Dillon plans reconstruction of Tenderfoot Street
Dillon is set to make a number of improvements to upper Tenderfoot Street later this year as part of an ongoing effort by officials to continually upgrade the town’s infrastructure and enhance safety on roadways.
In recent weeks, town officials have been finalizing plans for the reconstruction of Tenderfoot Street, a project meant to improve drivability and walkability in the area along with expanding parking options.
In addition to the more general road improvements like resurfacing work, the project plans also include a number of measures to reduce speeds and upgrade connectivity for pedestrians.
“This is a perpetual cycle of maintaining and caring for our roads,” said Kerstin Anderson, Dillon’s marketing and communications director. “We’ve been discussing traffic calming measures for the last year essentially. There is just a desire from the Town Council, community and, of course, the neighborhood coalition to keep traffic speeds at the forefront of these projects as we move forward.”
The roadway will be narrowed from 24 feet to 20 feet wide, which will allow room for new sidewalk installations on the south side of Tenderfoot Street, and down the north end of E. La Bonte Street. The project also includes new crosswalks at the Tenderfoot intersections with Lake Dillon Drive and La Bonte as well as the construction of expanded parallel and off-street parking options on the north side of Town Park.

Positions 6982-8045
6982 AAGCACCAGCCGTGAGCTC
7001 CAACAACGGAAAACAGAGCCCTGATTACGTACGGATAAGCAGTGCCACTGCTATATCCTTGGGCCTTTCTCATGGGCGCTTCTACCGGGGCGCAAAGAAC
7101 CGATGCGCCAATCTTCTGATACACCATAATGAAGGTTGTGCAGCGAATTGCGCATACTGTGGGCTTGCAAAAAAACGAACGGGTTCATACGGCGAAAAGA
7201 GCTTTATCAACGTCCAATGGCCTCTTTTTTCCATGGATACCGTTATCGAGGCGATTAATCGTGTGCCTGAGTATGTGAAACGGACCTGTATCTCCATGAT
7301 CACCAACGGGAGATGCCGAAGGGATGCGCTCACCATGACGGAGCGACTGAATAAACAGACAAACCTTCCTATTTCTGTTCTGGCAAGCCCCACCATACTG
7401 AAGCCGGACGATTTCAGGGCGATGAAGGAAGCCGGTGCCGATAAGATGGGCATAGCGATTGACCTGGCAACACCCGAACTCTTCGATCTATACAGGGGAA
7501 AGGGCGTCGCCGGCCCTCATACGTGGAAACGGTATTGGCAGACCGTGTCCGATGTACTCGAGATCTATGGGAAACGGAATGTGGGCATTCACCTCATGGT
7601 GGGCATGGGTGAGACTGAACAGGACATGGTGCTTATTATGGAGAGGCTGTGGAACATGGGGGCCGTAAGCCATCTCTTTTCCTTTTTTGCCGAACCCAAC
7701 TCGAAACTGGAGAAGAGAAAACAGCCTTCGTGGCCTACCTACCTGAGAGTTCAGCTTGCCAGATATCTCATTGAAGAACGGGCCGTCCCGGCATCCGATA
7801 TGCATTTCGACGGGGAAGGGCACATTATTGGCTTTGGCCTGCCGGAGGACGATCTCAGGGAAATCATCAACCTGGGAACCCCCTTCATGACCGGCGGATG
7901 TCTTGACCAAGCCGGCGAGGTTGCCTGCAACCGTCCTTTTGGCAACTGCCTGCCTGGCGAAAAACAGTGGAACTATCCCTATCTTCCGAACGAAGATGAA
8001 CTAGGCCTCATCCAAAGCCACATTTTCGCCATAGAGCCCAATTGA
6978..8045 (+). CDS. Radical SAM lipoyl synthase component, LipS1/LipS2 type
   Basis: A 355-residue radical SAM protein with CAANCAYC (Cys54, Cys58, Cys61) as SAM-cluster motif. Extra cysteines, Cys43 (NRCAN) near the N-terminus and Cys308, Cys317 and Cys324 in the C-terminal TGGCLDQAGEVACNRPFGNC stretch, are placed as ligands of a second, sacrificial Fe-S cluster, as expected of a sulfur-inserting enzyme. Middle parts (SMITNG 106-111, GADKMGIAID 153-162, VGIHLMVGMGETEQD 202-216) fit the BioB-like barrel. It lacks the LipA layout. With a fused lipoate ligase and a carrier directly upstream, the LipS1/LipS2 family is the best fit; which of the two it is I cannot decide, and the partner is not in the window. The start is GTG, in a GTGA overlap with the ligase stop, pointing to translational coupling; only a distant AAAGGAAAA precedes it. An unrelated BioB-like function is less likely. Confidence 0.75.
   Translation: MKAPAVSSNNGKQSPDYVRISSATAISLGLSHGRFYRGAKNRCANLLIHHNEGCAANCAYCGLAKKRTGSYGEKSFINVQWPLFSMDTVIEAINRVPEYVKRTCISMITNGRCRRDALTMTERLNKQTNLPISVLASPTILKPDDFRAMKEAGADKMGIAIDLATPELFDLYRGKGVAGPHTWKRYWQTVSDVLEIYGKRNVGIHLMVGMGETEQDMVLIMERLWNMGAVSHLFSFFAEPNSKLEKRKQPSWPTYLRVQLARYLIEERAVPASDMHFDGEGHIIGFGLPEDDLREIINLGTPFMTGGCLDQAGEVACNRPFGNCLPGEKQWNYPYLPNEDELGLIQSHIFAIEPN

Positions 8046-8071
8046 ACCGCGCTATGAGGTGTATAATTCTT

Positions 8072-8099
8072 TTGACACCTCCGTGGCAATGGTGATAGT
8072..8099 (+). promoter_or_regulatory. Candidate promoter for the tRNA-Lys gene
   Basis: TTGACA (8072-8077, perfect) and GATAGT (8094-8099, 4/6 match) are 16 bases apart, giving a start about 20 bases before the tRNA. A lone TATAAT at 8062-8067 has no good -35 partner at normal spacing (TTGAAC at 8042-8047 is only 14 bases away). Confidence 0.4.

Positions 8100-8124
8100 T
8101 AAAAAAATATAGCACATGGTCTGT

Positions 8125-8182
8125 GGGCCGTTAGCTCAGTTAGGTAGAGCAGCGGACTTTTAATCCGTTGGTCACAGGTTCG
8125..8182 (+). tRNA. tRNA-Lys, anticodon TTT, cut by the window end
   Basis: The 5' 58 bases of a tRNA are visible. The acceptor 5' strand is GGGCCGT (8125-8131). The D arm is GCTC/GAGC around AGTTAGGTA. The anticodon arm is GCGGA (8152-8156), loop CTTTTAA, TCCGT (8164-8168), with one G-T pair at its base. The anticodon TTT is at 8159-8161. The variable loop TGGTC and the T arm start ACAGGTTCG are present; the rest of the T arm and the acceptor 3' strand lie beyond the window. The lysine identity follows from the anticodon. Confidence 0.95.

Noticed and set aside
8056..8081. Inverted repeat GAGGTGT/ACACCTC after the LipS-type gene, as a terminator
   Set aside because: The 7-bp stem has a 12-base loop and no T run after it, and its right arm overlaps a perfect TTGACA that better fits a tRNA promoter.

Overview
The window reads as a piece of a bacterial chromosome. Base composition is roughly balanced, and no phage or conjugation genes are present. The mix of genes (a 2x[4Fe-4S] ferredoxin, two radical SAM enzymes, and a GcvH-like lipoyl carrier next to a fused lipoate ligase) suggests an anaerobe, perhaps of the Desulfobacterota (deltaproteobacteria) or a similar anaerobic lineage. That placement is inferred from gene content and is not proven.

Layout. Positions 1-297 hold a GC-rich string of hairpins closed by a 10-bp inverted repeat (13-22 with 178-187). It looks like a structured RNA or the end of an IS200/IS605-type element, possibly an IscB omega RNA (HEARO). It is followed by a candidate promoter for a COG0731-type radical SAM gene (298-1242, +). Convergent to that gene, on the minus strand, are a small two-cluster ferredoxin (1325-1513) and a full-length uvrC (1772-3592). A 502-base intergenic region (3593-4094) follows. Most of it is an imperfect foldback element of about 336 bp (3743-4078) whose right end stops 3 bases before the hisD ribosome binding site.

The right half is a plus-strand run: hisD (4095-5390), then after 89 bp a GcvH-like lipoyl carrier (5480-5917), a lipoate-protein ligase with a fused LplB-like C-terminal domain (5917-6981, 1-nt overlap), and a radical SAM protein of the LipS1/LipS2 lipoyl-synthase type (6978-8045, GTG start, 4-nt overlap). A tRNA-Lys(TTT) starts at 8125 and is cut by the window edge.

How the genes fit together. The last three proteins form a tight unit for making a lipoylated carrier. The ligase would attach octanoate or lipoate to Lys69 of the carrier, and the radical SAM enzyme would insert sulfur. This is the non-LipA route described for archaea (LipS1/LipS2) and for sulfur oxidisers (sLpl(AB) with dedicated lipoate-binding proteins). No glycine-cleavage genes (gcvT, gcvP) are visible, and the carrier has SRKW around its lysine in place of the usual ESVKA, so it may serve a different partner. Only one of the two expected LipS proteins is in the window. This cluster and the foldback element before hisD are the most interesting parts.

The project comes as one of the final legs in a complete core area reconstruction the town has been engaged in for years. In 2008, Dillon residents voted to approve a 0.5% sales tax increase and authorized the town to issue up to $20 million in bonds to reconstruct numerous streets throughout the core. The additional sales tax collections are used to pay the annual debt payments from bond issuances.
Prior to this year, the town already had issued about $10.5 million in bonds in order to fund a number of reconstructions, including on West Buffalo, Three Rivers, Gold Run Circle, Corinthian Circle, James Court, Ensign Drive and lower Tenderfoot Street, among other projects.
The town issued another $3 million in bonds late last year to fund the latest round of road improvements, along with refinancing older bond issuances from 2010 to reduce the interest rate. The town’s 2021 budget has earmarked about $1.5 million for the upper Tenderfoot Street project. The remaining $1.5 million will be used for similar improvements to Lodgepole Street as early as 2022.
“It’s part of our town’s core values to invest, maintain and continually improve Dillon’s infrastructure,” Anderson said. “Honestly, it wasn’t that long ago that roads in Dillon were dirt. So this is just a forward-thinking investment by our previous town council and community members to improve our roadways.”
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